After last summer's discovery of a new mosasaur at the Canadian Fossil Discovery Centre's dig site, it has been brought home in field jackets and the process of going through the earth in each jacket is well underway.
Fossil Hunter and Field & Lab Technician Gerry Peters gave an update.
"What we're working on today and over the past weeks, and months actually, is cleaning all the field jackets that contain the fossils that we brought in from the Mosasaur we found this summer. So, we have a Will (Kalinowski) here, he's been doing a lot of the cleaning and emptying the field jackets, removing the extra matrix from around the bones. And from that point, I take them, and I do a little bit extra cleaning and do all the measurements and all the data keeping and all that, and trying to piece the bones together as best I can."
The process is detailed as Peters said it's important to document what is happening in the soil around the fossils. A lot of work goes into pouring through each piece.
"Some of the bones we find, they really get us scratching our heads, got to do a lot of research to figure out what exactly it is. There was one bone we thought for a while was part of the brain case of the mosasaur, but it turned out it was just a broken bird vertebra, actually. Once we had it all together, we found a few more pieces as we went along, we managed to get more of a bone to fit together and realized it was a bird, not part of the mosasaur. It's that type of thing that that we're doing here."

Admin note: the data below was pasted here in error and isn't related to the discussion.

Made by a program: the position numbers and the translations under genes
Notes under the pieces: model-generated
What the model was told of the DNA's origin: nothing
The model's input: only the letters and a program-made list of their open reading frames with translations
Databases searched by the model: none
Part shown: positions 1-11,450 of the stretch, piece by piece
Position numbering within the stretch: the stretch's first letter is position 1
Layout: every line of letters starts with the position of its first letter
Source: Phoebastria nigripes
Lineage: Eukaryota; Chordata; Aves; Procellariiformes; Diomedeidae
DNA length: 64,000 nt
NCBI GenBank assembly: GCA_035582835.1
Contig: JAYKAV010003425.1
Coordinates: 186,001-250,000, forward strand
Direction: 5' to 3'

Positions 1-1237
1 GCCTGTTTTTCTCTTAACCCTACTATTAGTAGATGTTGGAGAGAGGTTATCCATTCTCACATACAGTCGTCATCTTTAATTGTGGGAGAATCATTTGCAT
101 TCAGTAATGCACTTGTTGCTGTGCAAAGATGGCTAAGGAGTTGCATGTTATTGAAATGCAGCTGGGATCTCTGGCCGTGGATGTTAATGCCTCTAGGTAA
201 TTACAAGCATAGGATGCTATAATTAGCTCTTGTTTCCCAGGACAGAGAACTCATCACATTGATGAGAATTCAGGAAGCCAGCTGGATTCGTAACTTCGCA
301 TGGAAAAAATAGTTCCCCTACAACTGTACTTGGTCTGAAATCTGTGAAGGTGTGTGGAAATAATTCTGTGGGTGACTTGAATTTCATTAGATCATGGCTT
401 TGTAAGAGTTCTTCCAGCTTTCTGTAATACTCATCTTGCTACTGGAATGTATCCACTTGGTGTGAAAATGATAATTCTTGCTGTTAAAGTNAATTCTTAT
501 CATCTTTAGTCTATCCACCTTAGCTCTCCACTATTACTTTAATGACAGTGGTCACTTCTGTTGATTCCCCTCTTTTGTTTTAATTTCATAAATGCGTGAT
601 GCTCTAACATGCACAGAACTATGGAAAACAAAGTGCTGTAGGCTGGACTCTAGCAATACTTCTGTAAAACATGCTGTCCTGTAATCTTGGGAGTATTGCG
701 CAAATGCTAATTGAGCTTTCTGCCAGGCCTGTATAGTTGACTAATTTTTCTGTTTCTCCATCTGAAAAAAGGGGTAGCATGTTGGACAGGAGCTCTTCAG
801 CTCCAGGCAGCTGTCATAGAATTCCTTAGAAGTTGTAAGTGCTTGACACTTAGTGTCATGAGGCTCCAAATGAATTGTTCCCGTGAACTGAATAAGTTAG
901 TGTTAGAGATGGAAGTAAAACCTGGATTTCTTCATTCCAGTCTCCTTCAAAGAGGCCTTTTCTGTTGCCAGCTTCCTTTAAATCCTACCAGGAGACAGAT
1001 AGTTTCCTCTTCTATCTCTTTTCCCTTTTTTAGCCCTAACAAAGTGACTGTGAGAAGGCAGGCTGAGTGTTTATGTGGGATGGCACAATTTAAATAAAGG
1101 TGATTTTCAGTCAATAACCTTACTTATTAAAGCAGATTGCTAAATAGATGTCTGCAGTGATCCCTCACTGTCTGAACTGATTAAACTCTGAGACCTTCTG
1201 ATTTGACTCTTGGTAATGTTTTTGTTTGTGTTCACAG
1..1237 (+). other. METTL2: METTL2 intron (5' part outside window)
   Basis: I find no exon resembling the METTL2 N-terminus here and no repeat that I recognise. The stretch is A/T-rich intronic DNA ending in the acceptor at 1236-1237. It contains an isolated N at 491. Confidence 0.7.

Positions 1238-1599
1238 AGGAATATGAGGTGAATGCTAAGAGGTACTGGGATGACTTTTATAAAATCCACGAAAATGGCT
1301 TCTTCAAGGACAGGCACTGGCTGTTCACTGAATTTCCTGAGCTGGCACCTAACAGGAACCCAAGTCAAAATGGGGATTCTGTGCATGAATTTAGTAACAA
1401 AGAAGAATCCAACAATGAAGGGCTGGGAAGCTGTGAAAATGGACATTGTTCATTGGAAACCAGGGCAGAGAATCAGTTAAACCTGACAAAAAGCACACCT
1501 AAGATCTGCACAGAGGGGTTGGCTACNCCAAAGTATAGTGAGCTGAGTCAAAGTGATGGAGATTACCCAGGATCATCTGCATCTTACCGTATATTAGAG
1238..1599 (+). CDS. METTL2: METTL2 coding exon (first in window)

Each piece is catalogued, bagged and sorted. Some of the pieces belonging to the mosasaur are already coming together.
"We have enough already that's been removed here and I kind of put them in a bit of an order here, so you guys can see it. Now, we can get a pretty good estimate of what the overall length of this mosasaur would be, and it would be about the size of the what's currently the largest reptile on earth of the saltwater crocodile with about 6 meters long. So that's an impressive size, not a world record like Bruce, but it's getting close to half the size of Bruce, which is quite impressive really. And again, it's as big as any reptile on Earth today. So, it would have been a formidable animal to run into back in the day."
Peters noted Kalinowski has played a significant role in going through the nine of ten field jackets so far, coming in almost every day.
Peters is looking forward to warmer weather and getting out into the dig site this summer.
"Everybody turns into a child when they find their first fossil. It's just exciting bringing kids out, bringing older kids out, people into their 80s we had last year. Getting out there, digging, and excavating bones. It's just bringing paleontology to the masses, really. It's a lot of fun finding fossils. It's quite exciting. And here it looks a little bit static, but when you're out the field, and you're brushing away, and all of a sudden the bone appears, it gets your heart going a little bit."